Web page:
A former deputy director of the Sûreté du Québec on trial for fraud was acquitted of every charge he faced Monday, bringing to an end a lengthy trial that spanned nearly two years.
Jean Audette, 57, was on trial for allegedly using a secret SQ fund to hide payments made to a consultant who was barred from working for the provincial government. In all, Audette faced five charges of fraud, breach of trust, theft, and use of a forged document.
The fund in question, the trial heard, is supposed to be used by the SQ to pay for the services and expenses of informants in organized crime investigations.
During closing arguments in early January, the Crown had argued that by using the fund, Audette was able to sidestep the checks and balances normally used to ensure taxpayer money is being spent properly.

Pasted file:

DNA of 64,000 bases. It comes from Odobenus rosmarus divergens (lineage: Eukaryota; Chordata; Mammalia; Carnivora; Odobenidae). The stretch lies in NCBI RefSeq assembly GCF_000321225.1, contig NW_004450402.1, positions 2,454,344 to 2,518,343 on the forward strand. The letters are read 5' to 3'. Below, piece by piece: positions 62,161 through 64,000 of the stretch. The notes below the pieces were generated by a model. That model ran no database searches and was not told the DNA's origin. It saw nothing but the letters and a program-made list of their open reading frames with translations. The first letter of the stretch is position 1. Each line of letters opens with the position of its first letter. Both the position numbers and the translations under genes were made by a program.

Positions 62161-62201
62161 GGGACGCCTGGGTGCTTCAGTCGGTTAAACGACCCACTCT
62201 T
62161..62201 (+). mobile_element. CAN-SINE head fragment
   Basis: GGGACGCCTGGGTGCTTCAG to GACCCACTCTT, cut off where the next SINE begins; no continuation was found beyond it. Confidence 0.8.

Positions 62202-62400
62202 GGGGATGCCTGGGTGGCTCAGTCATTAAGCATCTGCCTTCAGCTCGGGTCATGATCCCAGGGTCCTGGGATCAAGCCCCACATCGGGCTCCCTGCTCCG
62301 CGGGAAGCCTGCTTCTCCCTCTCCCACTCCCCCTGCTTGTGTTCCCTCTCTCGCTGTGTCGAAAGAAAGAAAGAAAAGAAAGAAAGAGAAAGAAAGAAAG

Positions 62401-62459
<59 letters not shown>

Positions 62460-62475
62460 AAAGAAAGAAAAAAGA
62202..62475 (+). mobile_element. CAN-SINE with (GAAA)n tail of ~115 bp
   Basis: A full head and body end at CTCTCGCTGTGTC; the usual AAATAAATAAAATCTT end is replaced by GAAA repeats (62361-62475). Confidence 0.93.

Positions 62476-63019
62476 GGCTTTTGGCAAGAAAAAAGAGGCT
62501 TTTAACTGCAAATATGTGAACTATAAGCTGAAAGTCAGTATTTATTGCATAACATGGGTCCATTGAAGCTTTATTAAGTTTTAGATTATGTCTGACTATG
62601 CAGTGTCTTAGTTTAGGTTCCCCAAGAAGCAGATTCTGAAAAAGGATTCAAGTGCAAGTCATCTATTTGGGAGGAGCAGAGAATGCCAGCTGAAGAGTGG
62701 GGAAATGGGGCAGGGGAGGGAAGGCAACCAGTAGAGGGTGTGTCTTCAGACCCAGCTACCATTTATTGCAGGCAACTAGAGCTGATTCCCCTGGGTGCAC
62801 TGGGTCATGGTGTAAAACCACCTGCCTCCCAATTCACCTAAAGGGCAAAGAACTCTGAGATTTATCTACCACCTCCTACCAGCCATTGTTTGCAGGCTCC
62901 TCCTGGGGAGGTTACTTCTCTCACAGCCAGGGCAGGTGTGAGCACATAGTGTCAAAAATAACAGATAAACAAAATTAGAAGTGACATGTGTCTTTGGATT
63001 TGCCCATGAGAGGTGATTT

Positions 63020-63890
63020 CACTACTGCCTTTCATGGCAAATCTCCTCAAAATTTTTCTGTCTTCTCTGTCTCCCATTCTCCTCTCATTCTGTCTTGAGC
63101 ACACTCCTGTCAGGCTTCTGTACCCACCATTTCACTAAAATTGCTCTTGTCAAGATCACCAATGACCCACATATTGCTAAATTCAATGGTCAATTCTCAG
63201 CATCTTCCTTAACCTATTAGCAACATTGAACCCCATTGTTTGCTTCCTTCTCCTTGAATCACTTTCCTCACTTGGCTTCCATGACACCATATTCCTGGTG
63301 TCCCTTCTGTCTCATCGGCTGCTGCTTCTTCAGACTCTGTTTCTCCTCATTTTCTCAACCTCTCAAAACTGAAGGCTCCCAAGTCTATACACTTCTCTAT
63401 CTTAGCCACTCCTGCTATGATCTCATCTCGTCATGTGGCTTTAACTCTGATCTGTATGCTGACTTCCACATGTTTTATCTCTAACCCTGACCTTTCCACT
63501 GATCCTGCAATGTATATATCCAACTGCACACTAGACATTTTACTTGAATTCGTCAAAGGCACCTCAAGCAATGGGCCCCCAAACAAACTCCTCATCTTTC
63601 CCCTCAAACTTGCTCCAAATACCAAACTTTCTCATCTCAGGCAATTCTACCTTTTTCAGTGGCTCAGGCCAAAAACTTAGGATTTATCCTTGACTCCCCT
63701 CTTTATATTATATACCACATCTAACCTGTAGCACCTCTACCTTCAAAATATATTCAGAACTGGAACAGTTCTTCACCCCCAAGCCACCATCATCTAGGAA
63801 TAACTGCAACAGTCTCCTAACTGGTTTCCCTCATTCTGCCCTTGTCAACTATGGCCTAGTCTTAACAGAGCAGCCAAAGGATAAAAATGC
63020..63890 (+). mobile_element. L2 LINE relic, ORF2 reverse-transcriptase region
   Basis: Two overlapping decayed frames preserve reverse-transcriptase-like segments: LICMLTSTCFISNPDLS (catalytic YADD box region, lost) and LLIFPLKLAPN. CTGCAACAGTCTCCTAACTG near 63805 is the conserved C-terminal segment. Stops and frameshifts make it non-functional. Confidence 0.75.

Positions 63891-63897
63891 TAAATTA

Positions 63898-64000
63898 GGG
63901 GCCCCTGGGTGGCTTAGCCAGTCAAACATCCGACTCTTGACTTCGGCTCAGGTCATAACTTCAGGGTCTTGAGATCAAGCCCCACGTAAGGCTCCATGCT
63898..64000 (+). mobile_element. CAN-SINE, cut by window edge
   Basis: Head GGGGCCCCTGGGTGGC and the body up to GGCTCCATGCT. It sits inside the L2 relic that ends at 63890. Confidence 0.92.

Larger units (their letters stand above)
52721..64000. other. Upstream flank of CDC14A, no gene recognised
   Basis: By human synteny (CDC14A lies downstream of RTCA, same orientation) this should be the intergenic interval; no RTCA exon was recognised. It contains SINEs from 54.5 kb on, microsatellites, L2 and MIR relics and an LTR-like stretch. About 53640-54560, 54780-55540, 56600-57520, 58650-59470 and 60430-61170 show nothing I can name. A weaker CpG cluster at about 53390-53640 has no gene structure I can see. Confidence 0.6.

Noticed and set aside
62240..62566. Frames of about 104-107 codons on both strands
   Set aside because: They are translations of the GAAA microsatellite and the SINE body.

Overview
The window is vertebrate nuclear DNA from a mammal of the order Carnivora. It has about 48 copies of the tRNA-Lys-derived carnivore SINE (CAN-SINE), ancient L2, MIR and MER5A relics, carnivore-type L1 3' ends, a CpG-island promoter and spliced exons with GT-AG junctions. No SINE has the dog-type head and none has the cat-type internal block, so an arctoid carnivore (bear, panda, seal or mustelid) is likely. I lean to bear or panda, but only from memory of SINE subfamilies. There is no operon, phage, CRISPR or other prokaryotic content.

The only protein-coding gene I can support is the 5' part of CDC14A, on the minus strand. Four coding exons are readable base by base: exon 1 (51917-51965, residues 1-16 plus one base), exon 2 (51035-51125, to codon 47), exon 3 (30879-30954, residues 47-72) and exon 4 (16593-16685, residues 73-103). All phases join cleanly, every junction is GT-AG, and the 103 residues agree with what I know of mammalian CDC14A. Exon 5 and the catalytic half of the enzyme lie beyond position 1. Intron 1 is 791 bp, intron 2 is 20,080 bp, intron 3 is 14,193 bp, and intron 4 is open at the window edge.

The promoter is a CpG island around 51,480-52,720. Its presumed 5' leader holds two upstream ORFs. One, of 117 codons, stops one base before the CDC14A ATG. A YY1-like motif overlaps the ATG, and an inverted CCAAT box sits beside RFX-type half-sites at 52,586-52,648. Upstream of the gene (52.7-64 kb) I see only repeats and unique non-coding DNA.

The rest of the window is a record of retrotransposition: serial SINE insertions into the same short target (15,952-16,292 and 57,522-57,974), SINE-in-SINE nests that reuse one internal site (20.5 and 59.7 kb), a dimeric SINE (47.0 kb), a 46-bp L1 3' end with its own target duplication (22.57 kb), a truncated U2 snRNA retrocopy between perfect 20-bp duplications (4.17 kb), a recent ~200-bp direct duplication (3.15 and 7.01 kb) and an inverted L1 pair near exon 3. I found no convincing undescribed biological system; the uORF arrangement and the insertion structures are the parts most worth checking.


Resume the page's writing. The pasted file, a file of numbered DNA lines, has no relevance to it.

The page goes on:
The defence, for its part, argued the rules that governed the secret fund were broad and open to interpretation.
On Monday, Quebec Court Judge Thierry Nadon ruled Audette “acted in the public interest and in the interest of the SQ.”
“It is essential to remember the accused never received anything, directly or indirectly, be it financially, professionally or personally, from the alleged acts,” Nadon wrote in his 37-page judgment.
Audette was charged in 2014. The trial began in March 2016 and ran over the course of a least 40 non-consecutive court dates.
Read the original story over at the Montreal Gazette.